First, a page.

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of this style, that Tacitus talks like a coffee-house politician, Josephus * like the British gazetteer, Tully is as short and smart as Seneca or Mr. Asgill, Marcus Aurelius is excellent at snip-snap, and honest Thomas-a-Kempis as prim and polite as any preacher at COurt.
3. The ALAMode Style,
which is fine by being new, and has this happiness attending it, that it is as durable and extensive as the poem itself. Take some examples of it, in the description of the sun in a mourning coach upon the death of Queen Mary.
See Phoebus now, as once for Phaeton,
Of Prince Arthur's soldiers drinking.
While rich burgundian wine, and bright champaign,
whence we also learn, that burgundy and champaign make a man on shore despise a storm at sea.
——He sunk a vast capacious deep,
* Josephus, translated by Sir Roger L’Estrange.
| Blackm. Ps. civ. p. 261. Of * Lee, Sophon. + Blackm. Job, p. 26. Of * Blackm. Job, p. 23. + Dean. † Anon. Tons, Misc. Part 6, p. 224.
Of two armies on the point of engaging.
Yon' armies are the cards which both must play;
All perfectly agreeable to the present customs and best fashions of our metropolis. But the principal branch of the alamode, is the PRURIENT ; a style greatly advanced and honoured of late by the practice of persons of the first quality; and, by the encouragement of the ladies, not unsuccessfully introduced even into the drawing-room. Indeed its incredible progress and conquests may be compared to those of the great Sesostris, and are every where known by the same marks, the images of the genital parts of men or women. It consists wholly of metaphors drawn from two most fruitful sources or springs, the very bathos of the human body, that is to say * * * and * * * * * hiatus magmus lachymalilis " " " " And selling of bargains, and double entendre, and Kočevo, and 'Oxossajiro, all derived from the said sources.
4. The FIN1cAL STYLE,
which consists of the most curious, affected, mincing metaphors, and partakers of the alamode: as the following:
Of a brook dried by the sun. Won by the summer’s importuning ray, ;
Th’eloping stream did from her channel stray,
Of an easy death.
When watchful death shall on his harvest look
Of trees in a storm.
Oaks, whose extended arms the winds defy,
Of water simmering over the fire.
The sparkling flames raise water to a smile,
5. Lastly, I shall place the Cum ERous, which moves heavily under a load of metaphors, and draws after it a long train of words: and the Buskin, or stately, frequently and with great solicity mixed with the former. For, as the first is the proper engine to depress what is high, so is the second to raise what is base and low to a ridiculous visibility. When both these can be done at once, then is the bathos in perfection; as when a man is set with his head downward and his breech upright, his degradation is complete: one end of him is as high as ever, only that end is the wrong one. Will not every true lover of the profund, be delighted to behold the most vulgar and low actions of life, exalted in the following manner *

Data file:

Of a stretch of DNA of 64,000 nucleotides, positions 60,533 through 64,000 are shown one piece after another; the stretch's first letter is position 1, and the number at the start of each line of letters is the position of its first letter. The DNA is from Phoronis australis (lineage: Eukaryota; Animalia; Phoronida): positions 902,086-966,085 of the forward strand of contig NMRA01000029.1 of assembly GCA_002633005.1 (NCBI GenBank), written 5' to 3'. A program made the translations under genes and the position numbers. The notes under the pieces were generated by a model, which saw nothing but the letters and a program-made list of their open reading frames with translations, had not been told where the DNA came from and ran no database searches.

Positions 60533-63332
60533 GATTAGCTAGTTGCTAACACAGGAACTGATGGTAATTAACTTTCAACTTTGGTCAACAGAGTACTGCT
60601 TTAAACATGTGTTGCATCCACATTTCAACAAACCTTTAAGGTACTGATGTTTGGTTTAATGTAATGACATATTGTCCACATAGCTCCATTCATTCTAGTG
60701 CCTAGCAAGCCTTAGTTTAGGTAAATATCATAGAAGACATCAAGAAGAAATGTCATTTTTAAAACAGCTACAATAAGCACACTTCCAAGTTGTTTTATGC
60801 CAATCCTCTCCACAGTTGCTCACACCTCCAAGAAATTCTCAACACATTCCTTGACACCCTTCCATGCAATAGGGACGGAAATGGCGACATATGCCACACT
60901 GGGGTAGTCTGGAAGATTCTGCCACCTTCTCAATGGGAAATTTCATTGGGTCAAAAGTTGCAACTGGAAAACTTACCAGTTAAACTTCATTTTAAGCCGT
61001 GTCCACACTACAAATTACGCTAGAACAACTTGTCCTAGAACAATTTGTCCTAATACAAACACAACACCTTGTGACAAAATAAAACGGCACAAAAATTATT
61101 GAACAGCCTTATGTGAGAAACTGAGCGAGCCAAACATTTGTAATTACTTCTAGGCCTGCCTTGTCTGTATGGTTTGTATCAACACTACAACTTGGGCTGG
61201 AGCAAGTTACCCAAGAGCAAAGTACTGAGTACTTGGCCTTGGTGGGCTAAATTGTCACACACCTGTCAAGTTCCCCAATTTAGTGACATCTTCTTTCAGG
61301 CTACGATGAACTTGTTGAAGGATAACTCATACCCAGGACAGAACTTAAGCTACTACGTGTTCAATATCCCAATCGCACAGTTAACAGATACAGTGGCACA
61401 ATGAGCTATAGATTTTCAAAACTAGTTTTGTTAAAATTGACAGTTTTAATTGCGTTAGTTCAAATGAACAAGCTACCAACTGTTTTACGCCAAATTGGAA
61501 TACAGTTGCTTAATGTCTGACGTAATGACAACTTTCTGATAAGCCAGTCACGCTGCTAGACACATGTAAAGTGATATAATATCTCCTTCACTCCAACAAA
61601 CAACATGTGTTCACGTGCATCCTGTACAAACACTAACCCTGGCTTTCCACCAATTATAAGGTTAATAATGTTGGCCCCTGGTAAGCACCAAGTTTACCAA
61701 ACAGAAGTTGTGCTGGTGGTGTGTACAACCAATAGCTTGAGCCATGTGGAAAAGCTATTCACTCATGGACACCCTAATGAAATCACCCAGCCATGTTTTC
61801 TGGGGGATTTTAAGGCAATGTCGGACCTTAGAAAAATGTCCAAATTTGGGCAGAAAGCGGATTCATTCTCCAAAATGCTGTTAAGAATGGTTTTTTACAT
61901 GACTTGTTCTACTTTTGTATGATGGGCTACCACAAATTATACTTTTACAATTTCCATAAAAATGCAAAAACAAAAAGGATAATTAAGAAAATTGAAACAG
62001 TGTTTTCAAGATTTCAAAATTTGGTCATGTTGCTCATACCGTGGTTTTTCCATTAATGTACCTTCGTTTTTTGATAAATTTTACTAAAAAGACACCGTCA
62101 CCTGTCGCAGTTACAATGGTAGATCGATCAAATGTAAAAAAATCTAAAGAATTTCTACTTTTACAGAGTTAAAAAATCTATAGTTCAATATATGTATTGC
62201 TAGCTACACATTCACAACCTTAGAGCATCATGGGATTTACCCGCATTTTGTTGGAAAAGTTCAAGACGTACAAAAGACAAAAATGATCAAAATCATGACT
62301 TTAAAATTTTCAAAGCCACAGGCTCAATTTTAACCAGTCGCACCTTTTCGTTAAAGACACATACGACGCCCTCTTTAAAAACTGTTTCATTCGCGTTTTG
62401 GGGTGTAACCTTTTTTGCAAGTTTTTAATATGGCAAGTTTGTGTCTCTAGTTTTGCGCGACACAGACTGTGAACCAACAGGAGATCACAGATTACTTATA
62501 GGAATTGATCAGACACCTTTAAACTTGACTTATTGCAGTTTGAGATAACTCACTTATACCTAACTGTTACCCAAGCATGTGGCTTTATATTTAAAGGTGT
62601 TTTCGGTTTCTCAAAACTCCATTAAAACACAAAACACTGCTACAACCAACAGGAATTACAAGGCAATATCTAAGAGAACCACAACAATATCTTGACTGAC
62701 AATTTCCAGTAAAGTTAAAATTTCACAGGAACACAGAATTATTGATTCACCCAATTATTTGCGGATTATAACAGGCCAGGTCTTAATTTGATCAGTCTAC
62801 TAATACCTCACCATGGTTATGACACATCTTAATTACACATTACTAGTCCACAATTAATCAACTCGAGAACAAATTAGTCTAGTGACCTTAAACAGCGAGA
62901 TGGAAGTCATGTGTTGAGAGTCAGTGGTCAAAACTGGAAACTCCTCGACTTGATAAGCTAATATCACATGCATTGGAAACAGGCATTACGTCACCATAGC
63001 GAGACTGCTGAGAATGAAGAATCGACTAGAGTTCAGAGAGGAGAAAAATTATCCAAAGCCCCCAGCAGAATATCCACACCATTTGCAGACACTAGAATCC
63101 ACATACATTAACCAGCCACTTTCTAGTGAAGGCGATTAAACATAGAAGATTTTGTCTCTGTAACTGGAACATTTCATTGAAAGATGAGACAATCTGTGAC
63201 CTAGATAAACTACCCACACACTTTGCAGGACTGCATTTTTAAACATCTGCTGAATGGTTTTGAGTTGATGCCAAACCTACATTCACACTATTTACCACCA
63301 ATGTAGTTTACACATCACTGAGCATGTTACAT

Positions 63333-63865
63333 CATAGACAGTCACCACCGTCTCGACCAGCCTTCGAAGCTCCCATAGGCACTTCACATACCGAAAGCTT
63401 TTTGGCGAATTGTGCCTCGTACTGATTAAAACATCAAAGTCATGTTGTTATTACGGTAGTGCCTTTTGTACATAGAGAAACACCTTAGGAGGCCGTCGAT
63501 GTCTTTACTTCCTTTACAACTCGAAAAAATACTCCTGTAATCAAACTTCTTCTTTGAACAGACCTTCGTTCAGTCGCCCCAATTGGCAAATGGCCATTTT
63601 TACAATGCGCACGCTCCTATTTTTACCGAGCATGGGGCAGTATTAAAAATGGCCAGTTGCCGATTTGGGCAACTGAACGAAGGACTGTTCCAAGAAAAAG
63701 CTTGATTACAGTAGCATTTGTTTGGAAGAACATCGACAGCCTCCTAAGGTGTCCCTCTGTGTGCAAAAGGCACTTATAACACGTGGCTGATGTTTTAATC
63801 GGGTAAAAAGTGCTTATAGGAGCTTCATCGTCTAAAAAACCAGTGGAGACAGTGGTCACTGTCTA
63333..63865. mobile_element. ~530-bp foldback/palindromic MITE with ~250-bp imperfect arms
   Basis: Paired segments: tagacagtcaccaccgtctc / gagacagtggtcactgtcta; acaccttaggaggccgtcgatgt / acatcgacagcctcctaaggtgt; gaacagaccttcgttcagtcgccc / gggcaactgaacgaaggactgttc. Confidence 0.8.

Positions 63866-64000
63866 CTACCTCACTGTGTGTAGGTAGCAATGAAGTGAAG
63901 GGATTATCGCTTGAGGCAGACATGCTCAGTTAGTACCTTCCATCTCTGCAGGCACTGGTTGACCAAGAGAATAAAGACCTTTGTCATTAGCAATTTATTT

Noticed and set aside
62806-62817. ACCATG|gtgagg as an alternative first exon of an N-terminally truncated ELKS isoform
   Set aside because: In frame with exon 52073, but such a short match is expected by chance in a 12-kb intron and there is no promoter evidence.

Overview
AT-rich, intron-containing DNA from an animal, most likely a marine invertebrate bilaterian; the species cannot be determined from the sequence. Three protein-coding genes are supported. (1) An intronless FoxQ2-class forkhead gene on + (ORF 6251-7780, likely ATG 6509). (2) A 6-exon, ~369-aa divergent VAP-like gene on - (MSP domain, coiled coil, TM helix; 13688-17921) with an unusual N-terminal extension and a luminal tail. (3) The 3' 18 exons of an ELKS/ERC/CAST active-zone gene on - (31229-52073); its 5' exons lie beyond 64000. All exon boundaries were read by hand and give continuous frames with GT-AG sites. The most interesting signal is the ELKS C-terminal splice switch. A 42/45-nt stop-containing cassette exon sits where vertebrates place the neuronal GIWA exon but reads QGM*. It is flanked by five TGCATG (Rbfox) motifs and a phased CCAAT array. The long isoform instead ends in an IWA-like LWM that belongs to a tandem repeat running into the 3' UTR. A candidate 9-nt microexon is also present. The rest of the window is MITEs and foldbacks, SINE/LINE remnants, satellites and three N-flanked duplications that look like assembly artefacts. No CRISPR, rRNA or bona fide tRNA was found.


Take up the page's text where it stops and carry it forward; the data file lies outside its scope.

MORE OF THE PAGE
Who knocks at the door *
For whom thus rudely pleads my loud-tongu'd gate,
See who is there 2
Advance the fringed curtains of thy eyes,
Shut the door.
The wooden guardian of our privacy
Bring my clothes.
Bring me what nature, tailor to the bear,
Light the fire.
Bring forth some remnant of Promethean theft,
Snuff the candle.
Yon’ luminary amputation needs,
- Open the letter. Wax render up thy trust +.
Uncork the bottle, and chip the bread.
Apply thine engine to the spungy door:
* Temp. + Theob. Double Falshood.
THUs have I (my dear countrymen) with incredible pains and diligence discovered the hidden sources of the bathos, or, as I may say, broke open the abysses of this great deep. And having now established good and wholesome laws, what remains, but that all true moderns with their utmost might do proceed to put the same in execution ? in order whereto, I think I shall, in the second place, highly deserve of my country, by proposing such a scheme, as may facilitate this great end.
As our number is confessedly far superiour to that of the enemy, there seems nothing wanting but unanimity among ourselves. It is therefore humbly offered, that all, and every individual of the bathos, do enter into a firm association, and incorporate into one regular body, whereof every member, even the meanest, will some way contribute to the support of the whole; in like manner, as the weakest reeds, when joined in one bundle, become infrangible. To which end, our art ought to be put upon the same foot with other arts of this age. The vast improvement of modern manufactures, ariseth from their being divided into several branches, and parcelled out to several trades: for instance, in clock-making one artist makes the balance, another the spring, another the crown-wheels, a fourth the case, and the principal workman puts all together; to this economy we owe the perfection of our modern watches, and
Vol. XVII. E. doubt